Post by Coach Campbell on Jul 26, 2018 17:34:51 GMT
Jason Hylland Posted Date: July 25, 2018 3:18 AMStatus:Published Establishing a leadership program during the off-season can have many positive affects on building a winning tradition. A lot of coaches often talk about "changing the culture" of a program. A leadership program can facilitate doing just that. A leadership program can foster an appropriate attitude, improve communication, and set the standards that will create an unbreakable bond and team unity.
The positives of implementing a leadership program includes quickly getting each member of the team pushing towards one common goal. It also sets the foundation for the upcoming season and establishes a new set of expectations. An effective leadership program can often incite a high level of enthusiasm which will lead to increased intensity and desire to be great rather than settling for average.
The cons of implementing a leadership program is it can alienate certain players, particularly multi-sport athletes who are occupied with different sports in the winter or spring seasons. Those players may come back and feel as if they are no longer part of the group. Other players may look at the multi-sport athlete as someone who isn't a "team-first guy" because while everyone else was lifting in the weight room or running on the field, Mr. Basketball was shooting jump shots or Mr. Baseball was hitting singles.
The way I would implement a leadership program is to first sit down with the team once the season comes to an end. I would first want to know what we liked as a team about the past season, what we didn't like about the season, and what we want to change for the upcoming season. I need to make sure that the expectations I have for the team are not bigger than the expectations the players have for themselves. It just doesn't work unless the players and head coach are on the same page and share similar visions. I would then outline a course of action for meeting our expectations. This could include improving workout intensity, including team bonding sessions, etc...The next step would be to meet as a team or as a group (maybe seniors) every few weeks to see how we are progressing and if everyone is buying in to our new mantra. As spring ball gets closer, I would look to set up a leadership council with players who could end up being team captains during the season. These players would assist in holding the team accountable for the commitments they've made to the program. In the past, our football program has typically dedicated Wednesdays before weight lifting as a time to meet and develop our off-season leadership program.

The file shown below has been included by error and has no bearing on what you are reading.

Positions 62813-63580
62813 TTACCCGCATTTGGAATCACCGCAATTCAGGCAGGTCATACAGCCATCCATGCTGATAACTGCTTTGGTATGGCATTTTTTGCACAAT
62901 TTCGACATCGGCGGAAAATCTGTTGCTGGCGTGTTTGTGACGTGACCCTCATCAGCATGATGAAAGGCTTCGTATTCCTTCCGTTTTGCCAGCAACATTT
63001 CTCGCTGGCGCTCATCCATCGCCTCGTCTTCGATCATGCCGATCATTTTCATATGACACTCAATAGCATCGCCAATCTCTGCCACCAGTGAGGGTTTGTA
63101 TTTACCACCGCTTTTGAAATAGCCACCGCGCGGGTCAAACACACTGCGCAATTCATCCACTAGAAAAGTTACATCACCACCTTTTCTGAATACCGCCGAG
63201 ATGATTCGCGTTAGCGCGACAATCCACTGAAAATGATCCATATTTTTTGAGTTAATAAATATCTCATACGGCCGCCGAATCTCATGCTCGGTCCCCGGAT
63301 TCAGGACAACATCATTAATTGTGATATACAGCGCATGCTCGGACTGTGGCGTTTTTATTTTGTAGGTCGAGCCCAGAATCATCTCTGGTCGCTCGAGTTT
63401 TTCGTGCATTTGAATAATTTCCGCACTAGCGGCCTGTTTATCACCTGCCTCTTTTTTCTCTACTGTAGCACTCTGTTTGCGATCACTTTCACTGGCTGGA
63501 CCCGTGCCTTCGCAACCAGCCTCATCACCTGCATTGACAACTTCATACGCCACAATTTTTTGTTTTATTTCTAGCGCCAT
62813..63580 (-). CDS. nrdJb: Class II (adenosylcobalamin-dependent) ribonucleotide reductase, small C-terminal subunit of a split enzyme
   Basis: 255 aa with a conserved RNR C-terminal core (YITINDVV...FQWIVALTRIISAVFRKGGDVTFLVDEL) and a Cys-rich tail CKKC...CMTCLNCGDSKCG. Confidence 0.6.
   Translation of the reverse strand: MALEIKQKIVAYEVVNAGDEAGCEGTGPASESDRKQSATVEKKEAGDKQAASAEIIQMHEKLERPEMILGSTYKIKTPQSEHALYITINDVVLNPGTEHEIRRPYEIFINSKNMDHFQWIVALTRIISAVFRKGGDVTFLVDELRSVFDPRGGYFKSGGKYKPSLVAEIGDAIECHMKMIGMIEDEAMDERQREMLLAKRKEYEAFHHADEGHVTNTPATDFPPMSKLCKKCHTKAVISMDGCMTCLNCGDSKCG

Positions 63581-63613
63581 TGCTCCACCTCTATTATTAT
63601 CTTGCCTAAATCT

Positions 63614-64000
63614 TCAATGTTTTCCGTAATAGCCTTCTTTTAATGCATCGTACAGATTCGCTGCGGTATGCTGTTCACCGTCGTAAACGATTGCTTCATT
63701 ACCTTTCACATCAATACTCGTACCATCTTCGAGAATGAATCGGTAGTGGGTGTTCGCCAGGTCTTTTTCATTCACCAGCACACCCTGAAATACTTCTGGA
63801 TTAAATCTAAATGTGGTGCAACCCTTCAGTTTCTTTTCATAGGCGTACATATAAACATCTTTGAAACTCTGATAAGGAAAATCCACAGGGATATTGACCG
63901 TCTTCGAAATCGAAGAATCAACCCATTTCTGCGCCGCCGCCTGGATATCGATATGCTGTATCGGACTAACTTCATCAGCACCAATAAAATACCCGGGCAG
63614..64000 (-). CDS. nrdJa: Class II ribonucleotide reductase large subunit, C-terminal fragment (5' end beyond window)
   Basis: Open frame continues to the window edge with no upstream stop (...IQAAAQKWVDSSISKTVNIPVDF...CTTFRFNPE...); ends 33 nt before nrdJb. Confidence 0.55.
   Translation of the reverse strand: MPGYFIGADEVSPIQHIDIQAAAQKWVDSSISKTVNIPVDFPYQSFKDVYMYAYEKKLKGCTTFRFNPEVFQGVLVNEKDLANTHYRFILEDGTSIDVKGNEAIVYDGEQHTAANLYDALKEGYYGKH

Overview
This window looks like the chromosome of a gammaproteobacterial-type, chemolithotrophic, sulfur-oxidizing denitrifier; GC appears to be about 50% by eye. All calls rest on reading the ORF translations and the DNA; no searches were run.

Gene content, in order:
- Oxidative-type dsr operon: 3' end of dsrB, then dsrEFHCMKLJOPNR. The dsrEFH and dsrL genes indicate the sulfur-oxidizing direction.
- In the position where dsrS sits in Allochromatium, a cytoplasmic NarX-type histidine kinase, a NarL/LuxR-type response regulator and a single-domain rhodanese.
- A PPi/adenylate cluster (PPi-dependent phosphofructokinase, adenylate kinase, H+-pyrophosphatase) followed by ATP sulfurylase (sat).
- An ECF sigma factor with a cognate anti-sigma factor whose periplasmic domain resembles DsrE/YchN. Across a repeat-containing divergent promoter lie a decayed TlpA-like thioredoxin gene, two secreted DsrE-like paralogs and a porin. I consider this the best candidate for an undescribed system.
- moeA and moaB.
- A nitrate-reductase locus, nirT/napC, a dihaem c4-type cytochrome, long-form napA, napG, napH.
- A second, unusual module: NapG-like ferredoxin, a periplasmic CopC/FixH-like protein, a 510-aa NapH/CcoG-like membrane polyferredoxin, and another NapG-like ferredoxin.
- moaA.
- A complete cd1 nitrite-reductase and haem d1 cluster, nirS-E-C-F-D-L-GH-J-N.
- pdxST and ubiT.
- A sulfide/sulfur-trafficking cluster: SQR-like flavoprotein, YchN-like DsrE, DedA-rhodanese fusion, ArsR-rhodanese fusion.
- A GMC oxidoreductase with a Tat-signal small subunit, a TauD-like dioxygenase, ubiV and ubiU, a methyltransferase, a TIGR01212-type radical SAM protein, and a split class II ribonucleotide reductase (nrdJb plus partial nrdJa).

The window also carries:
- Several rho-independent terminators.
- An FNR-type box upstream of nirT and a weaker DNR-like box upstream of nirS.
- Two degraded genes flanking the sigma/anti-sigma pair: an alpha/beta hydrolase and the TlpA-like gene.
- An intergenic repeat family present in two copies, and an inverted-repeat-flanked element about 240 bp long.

Post by Coach Campbell on Jul 26, 2018 17:42:31 GMT
The pros of implementing an academy that promotes leadership and good character are immense. A program like this would help mature a lot of athletes and give them a solid foundation of things that can reflect on when they are in tough situations that require adult decisions. In my opinion, the most important topic to be taught is how to NOT make emotional decisions. The ability to control your emotions and not allow them to lead you in decision making is a great trait for a leader. This will help them at school, in their personal lives and on the field.
The cons of running a program like this is when you have athletes that want nothing to do with it. It will be another thing for them to complain about and gives them an opportunity to bring others down with them. That's why making it mandatory could be a tough thing to do. Overall, very few negative things could come from it.
I think the best way to implement this is by making it during the school day so kids don't have to use any more of their free time up. I would offer the program three times a week (Monday, Wednesday and Friday) during their lunch period. It wouldn't be mandatory but the invitation is to everyone on the team and we can sit down and talk through some key point while eating lunch. I'd challenge them to think critically on some basic scenarios and reflect on situations they've been in when they could have acted as a leader.